It is an arresting paradox that the more we take refuge in excuses, the further away do we move from our fundamental integrity. It is far more praiseworthy to confront our weakness directly, even triumphantly. Jacob, not a particularly saintly man, stood his ground when he was attacked by a heavenly presence: Jacob would not let him go until he had obtained a blessing from him. As a result he attained a heightened spirituality symbolized in his change of name to Israel: one who has shown strength with God and is subsequently to be a champion of God. Thus Jacob transcends his previous self-centredness, and assumes the stature of a patriarch. In a somewhat different context Job, too, stood up for his integrity; in fact he had little to repent of in the vision of the soul. And in the end he gained the unexpected reward of seeing God in as close an intimacy as is permitted mortal flesh.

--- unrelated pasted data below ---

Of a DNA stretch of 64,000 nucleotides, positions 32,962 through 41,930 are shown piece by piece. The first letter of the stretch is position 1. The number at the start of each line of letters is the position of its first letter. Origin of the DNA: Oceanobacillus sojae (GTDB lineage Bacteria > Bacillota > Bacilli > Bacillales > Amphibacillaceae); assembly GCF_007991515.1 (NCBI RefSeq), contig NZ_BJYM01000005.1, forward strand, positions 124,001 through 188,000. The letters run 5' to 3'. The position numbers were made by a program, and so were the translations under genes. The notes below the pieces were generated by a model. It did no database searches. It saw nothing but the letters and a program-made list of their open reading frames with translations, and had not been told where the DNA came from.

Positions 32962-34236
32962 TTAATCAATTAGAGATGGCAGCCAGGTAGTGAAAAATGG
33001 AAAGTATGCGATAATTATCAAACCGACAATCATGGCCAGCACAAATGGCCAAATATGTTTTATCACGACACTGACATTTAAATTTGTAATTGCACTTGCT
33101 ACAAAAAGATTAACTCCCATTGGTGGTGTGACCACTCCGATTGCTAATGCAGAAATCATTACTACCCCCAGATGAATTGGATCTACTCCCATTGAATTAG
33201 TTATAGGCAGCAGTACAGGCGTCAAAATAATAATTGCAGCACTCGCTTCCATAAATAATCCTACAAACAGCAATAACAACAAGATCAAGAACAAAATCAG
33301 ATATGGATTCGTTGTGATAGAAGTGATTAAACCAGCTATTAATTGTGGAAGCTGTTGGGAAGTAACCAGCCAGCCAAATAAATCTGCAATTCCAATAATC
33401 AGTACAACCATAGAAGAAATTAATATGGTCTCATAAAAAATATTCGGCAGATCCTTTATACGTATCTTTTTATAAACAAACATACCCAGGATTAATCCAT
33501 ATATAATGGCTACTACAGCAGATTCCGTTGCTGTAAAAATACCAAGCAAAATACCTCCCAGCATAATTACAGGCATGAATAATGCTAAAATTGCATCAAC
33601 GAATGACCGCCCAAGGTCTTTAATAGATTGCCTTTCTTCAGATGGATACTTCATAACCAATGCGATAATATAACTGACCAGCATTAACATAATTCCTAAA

As we are able to accept suffering and integrate its fruits into our lives, without resentment on the one hand or evasion on the other, so we prove ourselves adequate for the great work lying ahead of us. Our very failings can make us lovable when they are faced with courage and given to God on the altar as a sacrifice. The afterlife scene, far from being a place of finality and rest, is one of unceasing activity for the sake of the world and all that dwells in it.